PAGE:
I don’t want to get specific about what I wrote in my review because I don’t want to contaminate how anyone else perceives it, but generally it spoke about track levels and tones, song arrangements, performances, and what I would do differently as a songwriter or producer. I also included a lot of what I liked, what parts really stood out and grabbed my attention, the best hooks and highlights, and praise of the clear evolution of the band towards a more grand and mature sound.
Since I’ve been reviewing for a long time I see there is a difference between constructively criticizing an album and trashing it because the band’s genre is not “popular” enough or someone doesn’t understand where a band is coming from musically. What would you consider a review that is genuinely constructive?
I feel that a good review points out the strong points as well as the weak, relative to the opinion of the reviewer. But the key to pointing out weak points is to suggest what could be done to improve them. The best reviewers I watch on Youtube and read online do this whether or not they realize it, and it's something I've taken note of. KGNP has a lot of strong points and a lot going for it, but I felt there were some aspects of it that I would change, and I wrote down exactly how I would change them and why. In order to do a constructive review, you have to give a piece of art every bit of your appreciation and really try to like it for a period of time. Whatever good feelings you get from that piece of art, you write it down and document it. If you end up disappointed in some areas, that's where you explain why you feel that way and what you might have expected, and the artist can take it all into consideration.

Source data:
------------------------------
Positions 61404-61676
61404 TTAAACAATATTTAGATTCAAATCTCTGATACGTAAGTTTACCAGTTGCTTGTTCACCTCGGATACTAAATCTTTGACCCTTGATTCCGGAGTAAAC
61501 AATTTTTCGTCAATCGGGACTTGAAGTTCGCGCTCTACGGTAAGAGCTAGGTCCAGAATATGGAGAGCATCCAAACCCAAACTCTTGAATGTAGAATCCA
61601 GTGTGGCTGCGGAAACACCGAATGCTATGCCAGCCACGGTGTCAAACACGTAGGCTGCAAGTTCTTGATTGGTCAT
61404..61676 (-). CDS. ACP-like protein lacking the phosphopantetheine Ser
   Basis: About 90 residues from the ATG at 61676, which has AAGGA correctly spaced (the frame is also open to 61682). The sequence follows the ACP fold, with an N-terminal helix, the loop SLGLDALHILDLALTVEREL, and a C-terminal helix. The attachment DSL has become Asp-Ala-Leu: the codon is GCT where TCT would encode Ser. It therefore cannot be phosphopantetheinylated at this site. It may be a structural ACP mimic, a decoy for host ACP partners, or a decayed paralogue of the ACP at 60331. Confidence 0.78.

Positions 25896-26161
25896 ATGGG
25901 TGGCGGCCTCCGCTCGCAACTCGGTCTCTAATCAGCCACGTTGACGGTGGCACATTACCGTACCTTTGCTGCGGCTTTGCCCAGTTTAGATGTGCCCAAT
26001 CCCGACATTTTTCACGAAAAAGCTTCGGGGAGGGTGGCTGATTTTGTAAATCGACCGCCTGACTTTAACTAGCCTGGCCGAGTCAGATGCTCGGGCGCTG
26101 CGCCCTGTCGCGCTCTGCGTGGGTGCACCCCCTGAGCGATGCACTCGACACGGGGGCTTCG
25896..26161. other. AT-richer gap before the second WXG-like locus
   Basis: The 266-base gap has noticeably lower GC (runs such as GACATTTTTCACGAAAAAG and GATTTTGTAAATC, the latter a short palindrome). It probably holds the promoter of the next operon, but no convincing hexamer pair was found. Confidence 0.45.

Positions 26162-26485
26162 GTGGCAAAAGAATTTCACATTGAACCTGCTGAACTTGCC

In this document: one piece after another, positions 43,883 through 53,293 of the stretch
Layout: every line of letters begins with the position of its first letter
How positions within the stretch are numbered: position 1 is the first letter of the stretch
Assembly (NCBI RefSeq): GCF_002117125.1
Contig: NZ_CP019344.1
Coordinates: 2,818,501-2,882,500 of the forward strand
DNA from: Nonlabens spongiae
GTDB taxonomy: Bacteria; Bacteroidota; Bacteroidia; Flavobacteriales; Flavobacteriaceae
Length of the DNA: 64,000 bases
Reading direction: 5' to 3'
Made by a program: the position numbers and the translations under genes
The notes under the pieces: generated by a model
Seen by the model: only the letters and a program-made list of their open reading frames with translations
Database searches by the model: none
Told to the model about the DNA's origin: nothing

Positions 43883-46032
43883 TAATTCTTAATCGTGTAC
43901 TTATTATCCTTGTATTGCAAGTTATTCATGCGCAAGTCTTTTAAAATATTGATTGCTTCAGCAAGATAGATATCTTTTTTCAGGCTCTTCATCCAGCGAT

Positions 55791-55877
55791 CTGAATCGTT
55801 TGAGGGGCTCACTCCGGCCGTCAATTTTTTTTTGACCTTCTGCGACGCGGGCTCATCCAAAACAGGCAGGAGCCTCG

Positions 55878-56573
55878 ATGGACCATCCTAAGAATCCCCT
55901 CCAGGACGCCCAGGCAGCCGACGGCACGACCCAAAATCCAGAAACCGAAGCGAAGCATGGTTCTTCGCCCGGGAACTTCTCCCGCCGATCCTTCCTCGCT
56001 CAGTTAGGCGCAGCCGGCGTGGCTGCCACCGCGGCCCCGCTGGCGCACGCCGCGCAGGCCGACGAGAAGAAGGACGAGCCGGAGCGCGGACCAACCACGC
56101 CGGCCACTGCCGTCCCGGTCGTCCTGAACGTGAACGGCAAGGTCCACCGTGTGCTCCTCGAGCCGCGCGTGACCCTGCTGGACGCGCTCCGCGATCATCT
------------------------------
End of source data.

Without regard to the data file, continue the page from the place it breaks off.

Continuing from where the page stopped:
Have you reviewed other full lengths before you got to KGNP? If so what did you like and dislike about those recordings?
I’ve never done any other formal review of an album. There’s plenty of albums I like for various reasons, from production to songwriting to album art. I usually try to take inspiration from all my favorite aspects of an album, and tend to compare those aspects between albums by the same band to see how they develop on their own.